What of these aching arms? • Better yet, how heavy is dead weight? • Good questions expose things like roots and debris to the material witness of stale courtroom air • flesh and blood are bound to fail, every breath comes from Him.

Quake, little mountain; roar on, billowing sea. Faith opens doors and my mouth utters this confession:

He is LORD, fear Him.

At last, this, my only offering: in yearning to go home came my remedy: “I have declared peace.”  spit out onto dry land • I’m picking up these bones as fast as I can • learning to walk again coram Deo • informed by this:

To live is Christ, to die is gain.

©2014 Elizabeth DeBarros


Fortitude, Acrylic on linen, 24 x 36, Kathryn Abernathy

For further meditation

Jonah 22 Corinthians 4:9Philippians 1:21


This is a revision of  a piece originally posted on December 22, 2008.  From time to time I like to go back and review what I’ve written to see if my views have changed, or if I’m horrified over what I’ve said.  In this case, it’s neither. 

Golgotha Gold mixed media, Julie Wecker

   “Golgotha Gold,” mixed media, Julie Wecker             


I’m reading my Gregorian calendar right. It’s just that Christmas brings out in me the truth police and I catch myself breaking the rules again — forcing me to look past the golden glow of the manger and its million and one replicas, fix my gaze upon the Promise for mankind wrapped up in the destiny of a helpless, crying baby.

The movie reel inside my mind fast forwards past Bethlehem, the Magi, and the star in the eastern sky — zooms in on a grittier place on the timeline. I see something else.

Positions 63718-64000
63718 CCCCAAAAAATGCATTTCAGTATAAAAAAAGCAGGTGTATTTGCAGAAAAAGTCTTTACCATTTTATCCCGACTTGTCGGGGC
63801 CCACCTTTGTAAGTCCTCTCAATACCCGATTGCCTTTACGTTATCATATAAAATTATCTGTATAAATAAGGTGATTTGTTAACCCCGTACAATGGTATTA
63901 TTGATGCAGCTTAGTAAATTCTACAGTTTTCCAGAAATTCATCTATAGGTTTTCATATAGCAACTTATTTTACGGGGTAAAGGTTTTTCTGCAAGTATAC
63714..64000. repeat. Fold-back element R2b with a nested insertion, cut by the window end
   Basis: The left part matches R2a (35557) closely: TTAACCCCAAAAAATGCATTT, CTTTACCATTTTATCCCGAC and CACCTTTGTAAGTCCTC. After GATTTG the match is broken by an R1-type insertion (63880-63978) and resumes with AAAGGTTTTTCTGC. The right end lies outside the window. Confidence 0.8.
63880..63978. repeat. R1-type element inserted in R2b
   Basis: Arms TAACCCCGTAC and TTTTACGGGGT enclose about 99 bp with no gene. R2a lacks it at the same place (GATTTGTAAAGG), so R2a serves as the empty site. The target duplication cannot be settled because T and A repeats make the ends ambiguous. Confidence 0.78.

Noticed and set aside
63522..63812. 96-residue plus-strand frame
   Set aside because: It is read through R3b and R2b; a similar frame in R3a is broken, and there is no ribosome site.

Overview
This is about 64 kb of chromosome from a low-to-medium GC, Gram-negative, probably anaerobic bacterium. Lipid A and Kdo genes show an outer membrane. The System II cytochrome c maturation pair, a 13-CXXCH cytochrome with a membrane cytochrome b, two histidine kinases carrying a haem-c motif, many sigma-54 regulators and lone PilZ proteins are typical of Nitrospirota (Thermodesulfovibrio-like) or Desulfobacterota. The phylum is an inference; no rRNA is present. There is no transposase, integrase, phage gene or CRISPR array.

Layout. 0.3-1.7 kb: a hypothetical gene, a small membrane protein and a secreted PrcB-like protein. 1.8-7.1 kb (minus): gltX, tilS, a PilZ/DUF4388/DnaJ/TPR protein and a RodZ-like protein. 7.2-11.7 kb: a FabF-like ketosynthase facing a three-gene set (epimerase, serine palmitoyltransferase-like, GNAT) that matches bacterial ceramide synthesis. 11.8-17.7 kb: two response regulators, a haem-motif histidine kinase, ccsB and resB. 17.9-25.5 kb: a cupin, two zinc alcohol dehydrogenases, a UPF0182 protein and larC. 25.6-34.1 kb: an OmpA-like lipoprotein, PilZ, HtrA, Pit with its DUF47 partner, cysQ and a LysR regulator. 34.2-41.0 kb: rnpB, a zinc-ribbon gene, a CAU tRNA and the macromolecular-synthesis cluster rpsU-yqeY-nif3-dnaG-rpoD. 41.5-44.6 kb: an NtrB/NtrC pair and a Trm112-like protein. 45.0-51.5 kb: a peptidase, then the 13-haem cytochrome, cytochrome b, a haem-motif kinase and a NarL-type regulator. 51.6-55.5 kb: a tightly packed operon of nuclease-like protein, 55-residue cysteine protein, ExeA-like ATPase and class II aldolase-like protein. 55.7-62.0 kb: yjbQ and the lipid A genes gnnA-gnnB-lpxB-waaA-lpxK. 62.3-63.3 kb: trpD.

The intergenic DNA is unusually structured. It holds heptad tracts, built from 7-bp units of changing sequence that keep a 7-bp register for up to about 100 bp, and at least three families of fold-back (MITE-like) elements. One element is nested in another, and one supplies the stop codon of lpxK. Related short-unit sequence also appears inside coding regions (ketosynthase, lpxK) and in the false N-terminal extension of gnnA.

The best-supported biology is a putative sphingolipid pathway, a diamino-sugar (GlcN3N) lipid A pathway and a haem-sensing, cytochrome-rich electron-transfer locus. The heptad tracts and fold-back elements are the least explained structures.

A man in his prime, bent over, pouring sweat, stricken. Beaten. I see blood trickling from his thorn-pricked head, bearing the sins of the world on His back, looking up toward a barren hill where He’d soon be lifted up on a criminal’s tree to breathe His last. And I hear something, too. I hear the blind pride of angry soldiers feasting on the fat of their will as they beat with rods the lacerated back of Hope and Love Himself.  I hear the crush of sin and the groanings of a great multitude of rebellious souls being dragged through the dust that testify to this one thing: He did not just carry mens’ burdens, but carried their exact load.

Golgotha. The place where the Determination of God triumphed and announced to those things in heaven, upon the earth, and to the grave below, “It is finished!”

Golgotha. The place where only a few mourned for Deity become flesh. Where He bore the mockers’venom for His silent willingness to become sin for sin. God of Heaven now heralded as Victim of the most scandalous sort.

The reality of Golgotha is the greatest gift ever given and must be received for there to truly be a Merry Christmas at all. I pray when you look out through your car window onto your neighbor’s lawn, in front of your church building, or on the cover of a Christmas card, you see beyond the manger to the hill of Golgotha. And may you see Him, no longer a helpless baby, but exalted on high, seated at the right hand of the Father, making intercession in all His majestic glory, as He truly is.


 Julie Wecker

breaking form: a recipe

orange zest shortbread biscuits

Zante currants

 Zante currants